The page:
Top news of the day across the health care landscape.
On Tuesday, Johnson & Johnson won endorsement from an independent advisory committee convened by the FDA for its depression treatment esketamine, STAT reported. According to the article, the panel voted 14 to 2 to recommend the drug for approval. Esketamine, which is delivered in a nasal spray, is a novel type of rapid-acting treatment that is related to the anesthetic ketamine, the article reported. If approved, it would be the first major depression treatment approved in decades.
A new study found that approximately 45% of Americans under the age of 65 who have heart disease experience financial hardships from medical costs, Reuters reported. According to the article, the researchers studied data from 2013 to 2017 on 6160 adults under 65 with atherosclerotic cardiovascular disease. Additionally, the study showed that almost 1 in 5 of them can’t afford to pay their medical bills at all, the article reported.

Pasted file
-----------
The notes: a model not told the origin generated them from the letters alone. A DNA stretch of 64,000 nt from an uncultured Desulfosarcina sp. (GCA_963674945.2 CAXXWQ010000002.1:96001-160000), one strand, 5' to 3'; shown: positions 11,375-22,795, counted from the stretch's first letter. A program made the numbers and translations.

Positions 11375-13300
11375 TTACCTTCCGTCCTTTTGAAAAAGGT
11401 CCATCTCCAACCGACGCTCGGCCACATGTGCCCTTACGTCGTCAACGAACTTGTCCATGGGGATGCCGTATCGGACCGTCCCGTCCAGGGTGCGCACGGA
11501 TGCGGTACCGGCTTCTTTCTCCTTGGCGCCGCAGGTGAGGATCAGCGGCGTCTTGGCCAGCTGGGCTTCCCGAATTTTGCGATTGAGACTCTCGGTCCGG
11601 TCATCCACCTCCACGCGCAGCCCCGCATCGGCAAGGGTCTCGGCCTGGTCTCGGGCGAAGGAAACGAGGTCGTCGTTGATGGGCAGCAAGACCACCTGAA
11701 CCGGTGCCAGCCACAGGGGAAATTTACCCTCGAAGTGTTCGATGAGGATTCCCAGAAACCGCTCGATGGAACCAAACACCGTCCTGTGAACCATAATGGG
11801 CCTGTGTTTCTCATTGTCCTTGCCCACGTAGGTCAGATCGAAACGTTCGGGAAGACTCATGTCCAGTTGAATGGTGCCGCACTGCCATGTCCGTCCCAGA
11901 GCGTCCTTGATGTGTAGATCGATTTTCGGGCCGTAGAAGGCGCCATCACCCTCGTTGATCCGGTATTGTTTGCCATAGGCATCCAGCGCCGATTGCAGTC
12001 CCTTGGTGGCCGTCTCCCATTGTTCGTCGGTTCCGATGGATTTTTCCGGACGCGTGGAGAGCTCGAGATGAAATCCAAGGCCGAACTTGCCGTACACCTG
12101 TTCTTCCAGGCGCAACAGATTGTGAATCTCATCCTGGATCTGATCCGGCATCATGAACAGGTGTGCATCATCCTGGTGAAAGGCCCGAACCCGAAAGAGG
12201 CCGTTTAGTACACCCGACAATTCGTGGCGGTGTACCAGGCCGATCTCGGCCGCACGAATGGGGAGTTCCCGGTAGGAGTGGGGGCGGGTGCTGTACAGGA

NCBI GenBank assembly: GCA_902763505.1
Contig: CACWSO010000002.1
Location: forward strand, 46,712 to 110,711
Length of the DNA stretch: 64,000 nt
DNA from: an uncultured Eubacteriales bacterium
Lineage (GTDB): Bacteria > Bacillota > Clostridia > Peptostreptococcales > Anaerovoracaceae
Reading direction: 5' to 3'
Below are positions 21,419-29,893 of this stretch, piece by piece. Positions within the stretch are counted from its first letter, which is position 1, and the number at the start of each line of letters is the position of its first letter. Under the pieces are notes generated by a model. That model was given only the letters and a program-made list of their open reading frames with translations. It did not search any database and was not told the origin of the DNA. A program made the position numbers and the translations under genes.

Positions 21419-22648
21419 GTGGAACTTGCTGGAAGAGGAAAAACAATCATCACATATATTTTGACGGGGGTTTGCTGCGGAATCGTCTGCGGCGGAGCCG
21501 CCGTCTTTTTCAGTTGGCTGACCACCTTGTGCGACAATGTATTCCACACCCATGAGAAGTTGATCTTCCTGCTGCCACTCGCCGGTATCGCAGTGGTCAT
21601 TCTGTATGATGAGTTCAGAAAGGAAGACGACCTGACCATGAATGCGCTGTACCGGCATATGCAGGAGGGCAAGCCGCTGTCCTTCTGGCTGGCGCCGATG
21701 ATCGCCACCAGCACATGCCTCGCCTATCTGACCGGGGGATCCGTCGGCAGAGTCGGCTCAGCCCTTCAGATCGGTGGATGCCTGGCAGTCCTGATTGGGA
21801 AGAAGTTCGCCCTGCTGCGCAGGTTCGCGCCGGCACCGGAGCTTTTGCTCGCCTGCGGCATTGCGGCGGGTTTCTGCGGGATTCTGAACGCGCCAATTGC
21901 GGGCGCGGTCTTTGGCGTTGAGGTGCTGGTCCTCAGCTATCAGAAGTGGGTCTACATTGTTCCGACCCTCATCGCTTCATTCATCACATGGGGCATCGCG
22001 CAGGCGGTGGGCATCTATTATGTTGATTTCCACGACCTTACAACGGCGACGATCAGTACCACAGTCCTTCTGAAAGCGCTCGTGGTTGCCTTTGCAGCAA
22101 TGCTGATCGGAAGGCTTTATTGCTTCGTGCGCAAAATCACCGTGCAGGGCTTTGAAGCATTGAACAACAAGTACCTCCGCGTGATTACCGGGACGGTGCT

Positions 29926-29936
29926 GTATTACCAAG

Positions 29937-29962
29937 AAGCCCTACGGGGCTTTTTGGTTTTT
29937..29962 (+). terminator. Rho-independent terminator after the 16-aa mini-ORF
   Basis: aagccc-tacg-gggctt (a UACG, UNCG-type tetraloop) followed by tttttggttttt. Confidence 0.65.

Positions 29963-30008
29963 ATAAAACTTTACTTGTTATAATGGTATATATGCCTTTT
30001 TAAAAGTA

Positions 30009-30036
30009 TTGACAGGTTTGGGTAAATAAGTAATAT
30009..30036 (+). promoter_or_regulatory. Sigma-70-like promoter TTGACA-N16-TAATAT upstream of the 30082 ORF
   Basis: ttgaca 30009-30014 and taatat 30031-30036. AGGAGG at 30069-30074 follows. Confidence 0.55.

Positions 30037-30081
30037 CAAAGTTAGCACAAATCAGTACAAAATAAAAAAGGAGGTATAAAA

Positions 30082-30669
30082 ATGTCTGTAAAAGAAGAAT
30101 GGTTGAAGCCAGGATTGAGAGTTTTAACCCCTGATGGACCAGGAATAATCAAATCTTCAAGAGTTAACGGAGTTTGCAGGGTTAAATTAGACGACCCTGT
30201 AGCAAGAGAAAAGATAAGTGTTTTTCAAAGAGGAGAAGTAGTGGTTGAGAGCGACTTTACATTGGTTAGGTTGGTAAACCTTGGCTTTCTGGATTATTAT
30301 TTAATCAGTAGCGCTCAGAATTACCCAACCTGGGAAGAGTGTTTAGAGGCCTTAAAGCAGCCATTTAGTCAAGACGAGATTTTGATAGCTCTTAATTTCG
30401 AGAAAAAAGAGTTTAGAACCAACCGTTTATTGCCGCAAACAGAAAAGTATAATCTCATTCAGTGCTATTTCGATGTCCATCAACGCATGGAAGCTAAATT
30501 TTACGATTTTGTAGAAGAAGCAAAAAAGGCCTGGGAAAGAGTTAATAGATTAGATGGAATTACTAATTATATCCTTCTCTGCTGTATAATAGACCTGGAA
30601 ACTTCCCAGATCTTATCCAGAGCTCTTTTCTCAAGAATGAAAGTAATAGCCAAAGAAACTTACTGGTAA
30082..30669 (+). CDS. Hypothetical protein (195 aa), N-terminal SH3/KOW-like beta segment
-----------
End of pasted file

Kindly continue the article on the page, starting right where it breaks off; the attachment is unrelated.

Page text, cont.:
Advances in breast cancer treatment and greater usage of preventive screening measures have averted as many as 614,500 breast cancer deaths since 1989, The American Journal of Managed Care reported. According to the article, the study researchers observed that breast cancer mortality rates began to decrease 1.8% per year from 1990 to 1995, 3.4% from 1995 to 1998, and 1.8% from 1998 to 2015. Cumulatively, breast cancer mortality rates among women between the ages of 40 and 84 dropped by 41.6% from 1989 to 2015, the article reported.